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Councils face £2 billion funding gap to support vulnerable children by 2020

Resources are being increasingly spent on children and families at crisis point

Pressures facing children's services are rapidly becoming unsustainable, with a £2 billion funding gap expected to open by 2020, the Local Government Association has said.

Local government leaders are calling on all political parties ahead of the General Election to commit to the life chances of children and young people by acting urgently to address this funding gap. This gap will continue to grow unless action is taken now to reduce the number of families relying on the children's social care system for support, the LGA warns.

Councils have faced an unprecedented surge in demand for support over recent years. The LGA says that it shows little sign of abating. More than 170,000 children were subject to child protection enquiries in 2015/16, compared to 71,800 in 2005/06 – a 140 per cent increase in just 10 years. The number of children on formal child protection plans increased by almost 24,000 over the same period.

Early intervention work with children and their families has long been recognised as a way of limiting the need for intensive support later down the line, and councils have worked hard to protect local funding for services that help families before the point that problems become more serious.

However, the association states, ongoing reductions to local authority budgets are forcing many areas to make extremely difficult decisions about how to allocate increasingly scarce resources. More often than not, resources are taken up by the provision of urgent support for the rising numbers of children and families already at crisis point instead of investing in early help services.

Cllr Richard Watts, Chair of the LGA's Children and Young People Board, said:

"Services caring for and protecting vulnerable children are now, in many areas, being pushed to breaking point.

"Councils are committed to providing the best possible support to vulnerable children and their families, but the demand for children's social care services has more than doubled and is stretching local authority resources.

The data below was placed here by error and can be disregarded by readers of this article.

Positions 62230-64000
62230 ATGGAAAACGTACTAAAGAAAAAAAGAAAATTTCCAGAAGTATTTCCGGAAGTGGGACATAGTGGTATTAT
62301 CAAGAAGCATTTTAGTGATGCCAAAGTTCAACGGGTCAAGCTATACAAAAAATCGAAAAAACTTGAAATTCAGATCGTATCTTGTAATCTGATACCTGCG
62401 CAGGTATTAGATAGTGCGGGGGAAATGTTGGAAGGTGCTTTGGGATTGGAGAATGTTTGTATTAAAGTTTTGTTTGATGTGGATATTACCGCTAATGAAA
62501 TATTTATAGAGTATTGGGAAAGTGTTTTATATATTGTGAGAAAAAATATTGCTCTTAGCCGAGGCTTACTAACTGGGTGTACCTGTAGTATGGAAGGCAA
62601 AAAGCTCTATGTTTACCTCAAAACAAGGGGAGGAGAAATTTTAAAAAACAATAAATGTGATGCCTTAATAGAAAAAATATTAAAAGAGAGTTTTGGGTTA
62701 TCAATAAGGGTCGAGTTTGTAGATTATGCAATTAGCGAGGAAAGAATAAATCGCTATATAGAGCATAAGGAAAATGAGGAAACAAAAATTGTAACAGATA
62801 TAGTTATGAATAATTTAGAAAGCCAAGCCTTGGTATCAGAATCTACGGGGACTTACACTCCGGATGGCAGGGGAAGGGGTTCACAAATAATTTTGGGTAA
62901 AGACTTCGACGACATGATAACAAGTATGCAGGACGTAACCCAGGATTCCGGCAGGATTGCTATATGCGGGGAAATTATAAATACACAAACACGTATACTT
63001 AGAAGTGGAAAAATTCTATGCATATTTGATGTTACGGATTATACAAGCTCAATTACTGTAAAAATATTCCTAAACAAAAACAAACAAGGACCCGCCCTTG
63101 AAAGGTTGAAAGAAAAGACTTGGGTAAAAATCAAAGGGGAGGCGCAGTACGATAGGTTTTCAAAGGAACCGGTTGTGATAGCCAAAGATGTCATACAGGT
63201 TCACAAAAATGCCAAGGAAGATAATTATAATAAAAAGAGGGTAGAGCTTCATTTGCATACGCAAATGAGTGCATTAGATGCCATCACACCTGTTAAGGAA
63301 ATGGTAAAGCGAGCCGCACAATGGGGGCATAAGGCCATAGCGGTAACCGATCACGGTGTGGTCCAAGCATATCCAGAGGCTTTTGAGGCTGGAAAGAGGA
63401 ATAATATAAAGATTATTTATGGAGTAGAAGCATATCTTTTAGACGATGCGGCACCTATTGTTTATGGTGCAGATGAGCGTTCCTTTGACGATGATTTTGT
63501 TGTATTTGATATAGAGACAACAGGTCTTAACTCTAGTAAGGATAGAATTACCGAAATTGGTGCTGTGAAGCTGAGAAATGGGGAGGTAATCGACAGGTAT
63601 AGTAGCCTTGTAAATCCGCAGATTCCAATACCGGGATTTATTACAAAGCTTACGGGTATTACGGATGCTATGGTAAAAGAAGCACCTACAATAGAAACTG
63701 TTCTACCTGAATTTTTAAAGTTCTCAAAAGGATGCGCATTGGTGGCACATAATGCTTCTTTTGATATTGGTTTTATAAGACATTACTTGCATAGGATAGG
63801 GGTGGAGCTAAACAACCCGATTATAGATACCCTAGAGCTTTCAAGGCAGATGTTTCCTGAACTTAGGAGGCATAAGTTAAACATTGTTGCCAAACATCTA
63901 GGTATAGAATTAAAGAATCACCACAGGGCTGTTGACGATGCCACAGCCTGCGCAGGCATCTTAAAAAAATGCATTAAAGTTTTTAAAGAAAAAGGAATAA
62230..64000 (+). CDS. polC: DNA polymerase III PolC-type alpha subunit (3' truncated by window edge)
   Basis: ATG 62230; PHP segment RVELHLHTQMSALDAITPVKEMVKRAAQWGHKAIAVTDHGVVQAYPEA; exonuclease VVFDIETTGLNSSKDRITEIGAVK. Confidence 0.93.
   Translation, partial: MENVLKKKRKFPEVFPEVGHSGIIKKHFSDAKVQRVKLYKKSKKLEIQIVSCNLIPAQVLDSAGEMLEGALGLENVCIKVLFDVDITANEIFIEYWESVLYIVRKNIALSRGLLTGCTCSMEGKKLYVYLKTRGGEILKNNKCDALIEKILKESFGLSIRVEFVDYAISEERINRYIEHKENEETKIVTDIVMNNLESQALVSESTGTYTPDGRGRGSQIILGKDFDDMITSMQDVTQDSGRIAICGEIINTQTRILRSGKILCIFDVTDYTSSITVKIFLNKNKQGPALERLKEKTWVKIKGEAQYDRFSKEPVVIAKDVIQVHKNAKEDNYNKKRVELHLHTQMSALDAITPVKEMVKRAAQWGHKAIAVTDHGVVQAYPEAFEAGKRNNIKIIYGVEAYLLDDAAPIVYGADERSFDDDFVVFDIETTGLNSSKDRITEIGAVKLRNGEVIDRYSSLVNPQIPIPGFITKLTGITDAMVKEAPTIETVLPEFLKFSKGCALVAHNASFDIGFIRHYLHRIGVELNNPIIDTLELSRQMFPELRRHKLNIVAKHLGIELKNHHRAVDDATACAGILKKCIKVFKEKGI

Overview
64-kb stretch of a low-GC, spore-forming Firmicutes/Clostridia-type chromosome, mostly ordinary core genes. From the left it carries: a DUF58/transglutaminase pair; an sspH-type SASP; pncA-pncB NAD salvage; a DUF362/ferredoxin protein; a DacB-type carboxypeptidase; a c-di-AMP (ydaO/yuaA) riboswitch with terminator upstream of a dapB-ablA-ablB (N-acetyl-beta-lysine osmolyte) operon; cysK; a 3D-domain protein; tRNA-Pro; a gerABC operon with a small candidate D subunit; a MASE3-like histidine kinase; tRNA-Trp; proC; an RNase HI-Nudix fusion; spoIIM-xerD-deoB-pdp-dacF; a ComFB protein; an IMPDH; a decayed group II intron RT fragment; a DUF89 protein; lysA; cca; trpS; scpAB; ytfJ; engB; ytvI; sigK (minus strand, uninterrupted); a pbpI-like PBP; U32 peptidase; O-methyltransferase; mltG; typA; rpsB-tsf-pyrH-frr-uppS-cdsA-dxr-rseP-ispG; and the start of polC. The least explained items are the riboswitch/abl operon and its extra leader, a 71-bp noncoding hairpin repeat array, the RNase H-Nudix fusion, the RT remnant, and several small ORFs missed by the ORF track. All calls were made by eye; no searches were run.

"With councils facing a £2 billion funding gap for children's services in the next three years they have responded by reducing costs and finding new ways to deliver services. But there are very few savings left to find without having a real and lasting impact upon crucial services that many children and families across the country desperately rely on.

"Early intervention can help to limit the need for children to enter the social care system, lay the groundwork for improved performance at school and even help to ease future pressure on adult social care by reducing the pressure on services for vulnerable adults. However councils are in a difficult situation where they are struggling to invest in this vital early help and support."

Alison Michalska, President of the Association of Directors of Children's Services, said:

"It is unsurprising that the estimated funding gap for children's services has increased, expected to be £2bn by 2020, given that demand for these services continues to grow at the same time as our budgets have reduced. It is likely that this figure will continue to increase as the pressures facing children's social care deepen and are left unaddressed. For some time now the need for sufficient, sustainable and long term funding for children's services has been voiced by many in the sector, and for too long this has been ignored. We cannot go on as we are. Local authorities know that a strong local early intervention offer can reduce the need for more intrusive and costly interventions in the lives of children and families once problems have worsened and reached crisis point, yet councils have been left with no choice but to reduce these services in order to cope with rising demand. Local authorities have worked hard to make savings but we are running out of options.

"Securing good outcomes for children and young people must be an absolute priority for the next government and this can only be achieved by ensuring that the full breadth of children's services including social care and schools are properly funded in the future."

For a report on this matter in The Guardian, click here.